Oil prices extended gains in Asia on Wednesday, tracking a recovery in equity markets as leaders look to temper fears over the effects of Britain’s shock EU exit, while traders bet on measures to negate any turmoil.
After Friday’s global sell-off, Asian stocks and currencies recovered this week as speculation swirled that authorities will inject fresh stimulus into financial markets.
Seoul on Tuesday unveiled a $17 billion plan to support South Korea’s already fragile economy, while news emerged Wednesday that Japan’s leaders were holding talks on how to contain any tailwind from the Brexit crisis.
Also on Tuesday European Central Bank boss Marion Draghi said central banks should aim to align monetary policies to mitigate “destabilising spillovers”.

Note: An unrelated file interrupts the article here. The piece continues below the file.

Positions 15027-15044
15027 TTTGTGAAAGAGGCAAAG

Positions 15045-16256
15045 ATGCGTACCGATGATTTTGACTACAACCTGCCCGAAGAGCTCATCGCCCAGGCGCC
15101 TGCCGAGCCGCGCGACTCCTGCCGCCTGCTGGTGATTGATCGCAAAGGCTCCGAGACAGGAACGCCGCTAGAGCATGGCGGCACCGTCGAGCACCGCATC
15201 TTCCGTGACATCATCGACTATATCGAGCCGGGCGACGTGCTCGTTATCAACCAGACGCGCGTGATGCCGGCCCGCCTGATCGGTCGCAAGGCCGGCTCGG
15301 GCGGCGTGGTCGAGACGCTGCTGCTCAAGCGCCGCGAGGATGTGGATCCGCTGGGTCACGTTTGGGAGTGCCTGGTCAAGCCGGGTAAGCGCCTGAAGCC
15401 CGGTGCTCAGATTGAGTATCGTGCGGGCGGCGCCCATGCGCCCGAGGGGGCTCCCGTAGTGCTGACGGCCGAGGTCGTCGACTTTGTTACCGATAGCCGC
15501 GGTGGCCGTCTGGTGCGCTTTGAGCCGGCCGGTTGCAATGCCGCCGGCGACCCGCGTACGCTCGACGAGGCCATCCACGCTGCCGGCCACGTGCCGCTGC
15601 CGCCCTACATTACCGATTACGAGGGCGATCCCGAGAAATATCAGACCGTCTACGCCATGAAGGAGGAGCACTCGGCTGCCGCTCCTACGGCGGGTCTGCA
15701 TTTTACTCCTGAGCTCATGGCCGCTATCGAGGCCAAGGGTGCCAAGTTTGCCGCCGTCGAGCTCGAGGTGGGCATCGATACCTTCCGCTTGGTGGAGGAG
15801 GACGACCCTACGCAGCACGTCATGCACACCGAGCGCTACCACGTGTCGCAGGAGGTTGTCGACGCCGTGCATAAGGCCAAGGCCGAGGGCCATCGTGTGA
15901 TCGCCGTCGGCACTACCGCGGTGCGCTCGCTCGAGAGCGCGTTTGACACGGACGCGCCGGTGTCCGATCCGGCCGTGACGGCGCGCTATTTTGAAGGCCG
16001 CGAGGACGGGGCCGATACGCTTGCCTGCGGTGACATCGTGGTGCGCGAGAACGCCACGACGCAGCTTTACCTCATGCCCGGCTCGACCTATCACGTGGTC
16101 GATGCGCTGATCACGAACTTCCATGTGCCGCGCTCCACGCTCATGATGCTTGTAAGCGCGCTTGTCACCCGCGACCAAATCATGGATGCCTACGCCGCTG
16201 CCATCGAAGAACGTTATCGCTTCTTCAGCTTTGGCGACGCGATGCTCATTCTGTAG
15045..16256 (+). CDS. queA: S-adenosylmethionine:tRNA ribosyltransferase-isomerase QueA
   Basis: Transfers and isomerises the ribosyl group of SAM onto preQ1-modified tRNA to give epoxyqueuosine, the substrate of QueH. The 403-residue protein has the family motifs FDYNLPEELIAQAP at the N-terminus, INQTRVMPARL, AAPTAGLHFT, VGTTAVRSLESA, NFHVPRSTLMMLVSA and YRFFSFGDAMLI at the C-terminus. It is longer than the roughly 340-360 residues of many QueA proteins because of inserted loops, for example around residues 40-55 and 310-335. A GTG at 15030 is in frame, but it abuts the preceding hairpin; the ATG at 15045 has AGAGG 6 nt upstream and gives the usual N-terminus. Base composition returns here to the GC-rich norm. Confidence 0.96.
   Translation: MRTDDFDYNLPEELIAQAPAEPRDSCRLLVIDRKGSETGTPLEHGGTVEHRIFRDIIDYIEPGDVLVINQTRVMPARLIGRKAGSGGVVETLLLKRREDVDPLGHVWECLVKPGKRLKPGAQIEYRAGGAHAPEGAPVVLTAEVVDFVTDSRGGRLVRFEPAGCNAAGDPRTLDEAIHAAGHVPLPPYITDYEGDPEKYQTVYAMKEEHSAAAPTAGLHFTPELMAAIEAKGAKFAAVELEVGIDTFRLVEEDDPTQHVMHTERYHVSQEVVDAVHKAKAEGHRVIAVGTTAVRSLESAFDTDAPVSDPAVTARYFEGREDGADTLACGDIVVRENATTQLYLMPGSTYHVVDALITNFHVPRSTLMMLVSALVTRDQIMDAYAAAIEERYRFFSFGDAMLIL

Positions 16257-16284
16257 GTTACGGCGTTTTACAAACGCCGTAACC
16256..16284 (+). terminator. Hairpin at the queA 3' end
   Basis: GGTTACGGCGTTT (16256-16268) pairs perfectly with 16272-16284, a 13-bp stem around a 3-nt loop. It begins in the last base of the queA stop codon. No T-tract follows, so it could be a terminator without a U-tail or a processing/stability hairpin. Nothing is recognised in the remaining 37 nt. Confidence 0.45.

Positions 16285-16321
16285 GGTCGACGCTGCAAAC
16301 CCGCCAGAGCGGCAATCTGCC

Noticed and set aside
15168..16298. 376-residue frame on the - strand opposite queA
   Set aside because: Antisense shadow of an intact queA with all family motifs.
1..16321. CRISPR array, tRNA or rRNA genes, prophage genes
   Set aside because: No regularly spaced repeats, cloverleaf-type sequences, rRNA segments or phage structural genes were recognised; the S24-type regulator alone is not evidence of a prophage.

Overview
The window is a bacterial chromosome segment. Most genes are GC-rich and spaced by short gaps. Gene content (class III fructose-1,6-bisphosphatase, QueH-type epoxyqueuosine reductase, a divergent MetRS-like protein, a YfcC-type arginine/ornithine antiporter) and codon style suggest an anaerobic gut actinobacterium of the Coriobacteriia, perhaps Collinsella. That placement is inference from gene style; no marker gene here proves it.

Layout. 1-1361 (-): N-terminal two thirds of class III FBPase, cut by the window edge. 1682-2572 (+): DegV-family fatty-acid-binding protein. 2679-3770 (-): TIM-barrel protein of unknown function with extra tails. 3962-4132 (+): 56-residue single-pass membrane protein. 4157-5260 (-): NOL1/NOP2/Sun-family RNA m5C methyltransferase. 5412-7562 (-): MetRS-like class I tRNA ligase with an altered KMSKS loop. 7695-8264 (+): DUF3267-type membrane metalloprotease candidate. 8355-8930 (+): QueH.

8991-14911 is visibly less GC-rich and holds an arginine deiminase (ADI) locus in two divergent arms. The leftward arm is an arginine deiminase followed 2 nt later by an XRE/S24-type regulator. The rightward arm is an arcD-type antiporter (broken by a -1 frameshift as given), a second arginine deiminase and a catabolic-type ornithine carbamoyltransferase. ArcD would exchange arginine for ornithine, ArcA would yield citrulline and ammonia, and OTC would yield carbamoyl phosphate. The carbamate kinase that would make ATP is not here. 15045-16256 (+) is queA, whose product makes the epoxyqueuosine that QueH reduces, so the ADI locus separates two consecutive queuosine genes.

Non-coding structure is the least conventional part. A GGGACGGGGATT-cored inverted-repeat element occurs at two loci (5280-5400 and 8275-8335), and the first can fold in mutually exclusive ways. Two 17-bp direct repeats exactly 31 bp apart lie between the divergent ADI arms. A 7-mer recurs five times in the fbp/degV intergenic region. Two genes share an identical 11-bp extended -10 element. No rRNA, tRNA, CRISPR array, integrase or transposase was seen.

European leaders who gathered in Brussels for a two-day meeting urged Britain to act quickly to resolve the political and economic mayhem unleashed by the vote.
At about 0330 GMT, US benchmark West Texas Intermediate rose 37 cents, or 0.77 per cent, to $48.22 and Brent added 30 cents, or 0.62 per cent, to $48.88.
“The primary driver of the oil market is probably Brexit-related volatility at the moment,” Ric Spooner, chief analyst at CMC Markets in Sydney said.
Analysts said crude prices were also supported by worries about a potential strike in Norway’s oil industry, which could affect almost a fifth of the country’s output.
And a slight weakening of the dollar, as traders shift out of safe haven investments, also helped as it made crude less expensive for buyers holding other currencies.